So what is to be done, as Lenin once queried? In a word it is this. Fire the Fed. Attend to supply side policy. Let market capitalism do the rest. The cult of central banking is dead in the water.
Less than one week after the BOJ floated a trial balloon using Bloomberg, that it would reduce the rate it charged some banks which set off the biggest USDJPY rally since October 2014, we are back where we started following last night's "completely unexpected" (for everyone else: we wrote "What If The BOJ Disappoints Tonight: How To Trade It" hours before said "shock") shocking announcement out of the BOJ which did absolutely... nothing. "It’s a total shock,” Nader Naeimi, Sydney- based head of dynamic markets at AMP Capital Investors told Bloomberg. "From currencies to equities to everything -- you can see the reaction in the markets. I can’t believe this. It’s very disappointing."
This afternoon Jeffrey Gundlach held one of his periodic interviews with Reuters' Jenna Ablan in which he said that the selloff in Treasurys is over and that investors looking to purchase Treasuries in the wake of the bond market's sell-off - if one can call a move in the 10Y to 1.91% a selloff - are making a prudent move. "I think it is a reasonable strategy to start legging into the Treasury market."
Somehow, without the American public’s awareness, the U.S. government is on the hook to two failed companies for $445.6 billion dollars. And that may be just the tip of the iceberg of this story.
Coming off a year in which Wall Street experienced the lowest average bonus since 2012, it now has to brace itself for new regulation on incentive compensation. One of the last pieces of Dodd-Frank to be written and implemented, regulators are looking to firm up the rules surrounding incentive pay for banks. The final regulation, once agreed upon, will not just apply to banks, it will also apply to investment advisers, broker dealers, credit unions, and executives at mortgage finance companies Fannie Mae and Freddie Mac according to the Wall Street Journal.
The comparison of Bernie to Ron goes like this: both launched insurgent, anti-establishment presidential campaigns while in their 70s, shook up their respective party establishments, and attracted large youth followings. But Bernie is no Ron. More importantly, Ron urged his followers to read and learn. Bernie’s platform merely regurgitates the fallacies and prejudices his young followers already imbibed in school. What more is there to read?
Attempts to control economic growth through government spending and/or manipulating interest rates (e.g., stimulate growth with low rates) generally leads to more severe crises. None of these things are recent phenomena, but can be found again and again throughout American history. Today, there is no party that favors true privatization or free markets. The solution, however, is simply to take as much power as possible out of the control of corruptible politicians and their special interest supporters.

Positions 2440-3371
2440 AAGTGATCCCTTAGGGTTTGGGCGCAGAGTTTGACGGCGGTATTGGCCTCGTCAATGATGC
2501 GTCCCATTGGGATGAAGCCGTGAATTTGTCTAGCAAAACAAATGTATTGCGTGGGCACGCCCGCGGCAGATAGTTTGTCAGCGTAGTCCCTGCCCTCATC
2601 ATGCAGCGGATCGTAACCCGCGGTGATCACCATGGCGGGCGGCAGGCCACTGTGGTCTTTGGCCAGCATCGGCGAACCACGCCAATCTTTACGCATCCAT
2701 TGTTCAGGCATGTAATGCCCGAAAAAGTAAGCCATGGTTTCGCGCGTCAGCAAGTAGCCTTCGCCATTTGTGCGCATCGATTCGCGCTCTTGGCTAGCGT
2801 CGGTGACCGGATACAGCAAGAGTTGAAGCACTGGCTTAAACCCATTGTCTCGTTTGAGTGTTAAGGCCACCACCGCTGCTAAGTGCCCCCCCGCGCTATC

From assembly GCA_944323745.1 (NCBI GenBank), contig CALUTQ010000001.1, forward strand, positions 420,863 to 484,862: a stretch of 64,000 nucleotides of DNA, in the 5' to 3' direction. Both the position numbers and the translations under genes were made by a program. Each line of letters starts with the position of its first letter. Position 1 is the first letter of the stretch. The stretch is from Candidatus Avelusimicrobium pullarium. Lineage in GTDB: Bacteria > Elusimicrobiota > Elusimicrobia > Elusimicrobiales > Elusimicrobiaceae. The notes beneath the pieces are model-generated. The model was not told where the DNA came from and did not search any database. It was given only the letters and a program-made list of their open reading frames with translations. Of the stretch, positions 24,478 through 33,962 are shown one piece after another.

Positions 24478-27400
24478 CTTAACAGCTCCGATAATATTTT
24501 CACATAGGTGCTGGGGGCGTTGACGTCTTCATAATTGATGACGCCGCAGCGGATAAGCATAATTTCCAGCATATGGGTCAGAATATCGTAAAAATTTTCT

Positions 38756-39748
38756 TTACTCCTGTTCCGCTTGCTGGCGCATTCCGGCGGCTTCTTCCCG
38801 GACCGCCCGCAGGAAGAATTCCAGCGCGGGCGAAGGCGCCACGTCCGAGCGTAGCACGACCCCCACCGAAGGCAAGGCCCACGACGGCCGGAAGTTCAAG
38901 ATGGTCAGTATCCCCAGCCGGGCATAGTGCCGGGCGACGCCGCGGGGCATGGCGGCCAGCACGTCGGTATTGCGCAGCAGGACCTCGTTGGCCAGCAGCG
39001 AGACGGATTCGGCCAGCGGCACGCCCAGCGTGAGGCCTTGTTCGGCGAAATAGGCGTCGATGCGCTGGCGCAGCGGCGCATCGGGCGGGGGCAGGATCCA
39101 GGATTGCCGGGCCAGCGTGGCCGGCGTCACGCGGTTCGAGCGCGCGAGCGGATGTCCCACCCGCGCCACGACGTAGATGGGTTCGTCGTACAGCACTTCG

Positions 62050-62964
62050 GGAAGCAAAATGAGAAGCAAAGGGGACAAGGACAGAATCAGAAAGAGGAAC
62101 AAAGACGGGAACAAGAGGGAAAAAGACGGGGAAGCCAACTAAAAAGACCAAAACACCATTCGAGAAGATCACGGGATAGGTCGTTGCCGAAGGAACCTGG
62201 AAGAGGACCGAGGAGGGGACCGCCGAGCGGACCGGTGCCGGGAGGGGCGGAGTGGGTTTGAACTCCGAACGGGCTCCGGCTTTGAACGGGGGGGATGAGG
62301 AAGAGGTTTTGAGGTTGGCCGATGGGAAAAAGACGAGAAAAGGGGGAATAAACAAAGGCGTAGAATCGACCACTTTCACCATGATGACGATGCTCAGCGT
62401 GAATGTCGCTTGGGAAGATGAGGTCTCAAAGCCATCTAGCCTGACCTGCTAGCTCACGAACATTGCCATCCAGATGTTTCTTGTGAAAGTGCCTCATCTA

In what looks like a spiteful move designed to undercut the FHA, Bank of America has partnered with Freddie Mac on a new mortgage scheme that will allow borrowers to make down payments as low as 3%. Because that's just what taxpayers need. Fannie and Freddie making more bad loans.
“The most serious risk and the one that has the most potential for escalating in the future is the enterprises’ lack of capital," Fannie's top regulator, Mel Watt says. The GSEs' capital buffer is being steadily depleted as the government sweeps the entirety of the businesses' profits, putting taxpayers in the absurd position of having to bail out two entities they've already bailed out due to the constraints imposed in an effort to recoup the first bailout.
Americans across the country have been priced out of the U.S. housing market since the “recovery” began due to a combination of factors; stagnant wages, private equity purchases and money laundering foreigners. As such, many potential first time buyers have been sidelined despite the availability of meager 3% downpayment loans from the FHA as well as Fannie Mae and Freddie Mac. Fortunately for the U.S. ponzi scheme economy, the U.S. government has a solution. Lower mortgage insurance premiums.
Washington’s capacity to foster crony capitalist larceny and corruption never ceases to amaze. But as we recently noted, Wall Street’s shameless thievery from US taxpayers is about to get a whole new definition.
The world is bankrupt after thirty years of borrowing from the future to throw a party in the present, and the authorities can’t acknowledge that. But they can provide the conditions for disguising it, especially in the statistical hall of mirrors that once-upon-a-time produced meaningful signals for the movement of capital. The Dow, the S&P, and the NASDAQ are the only signaling mechanisms that the legacy media pays attention to, and the politicos take their cues from them, in a feedback loop of false information that begets more delusional positive psychology in those same markets.
Just days after the potential for more capital injections for Fannie Mae and Freddie Mac (GSEs) are admitted to, we discover another 'scheme' to enrich the 'have-yachts' on the backs of the 'have-nots'.
There were a few different stories coming out over the last few days that reveal the true nature of government and the apparatchiks who use disinformation, devious machinations, fraudulent accounting, and taxpayer money to cover up their criminality, lies, and the true state of the American economy. The use of government accounting tricks to obscure the truth about our dire financial straits is designed to keep the masses sedated and confused.
Yesterday, we learned that Fannie Mae recently rolled out a new program known as “Home Ready,” which would allow borrowers to obtain a 3% downpayment mortgage with no minimum cash contribution. Now we learn this...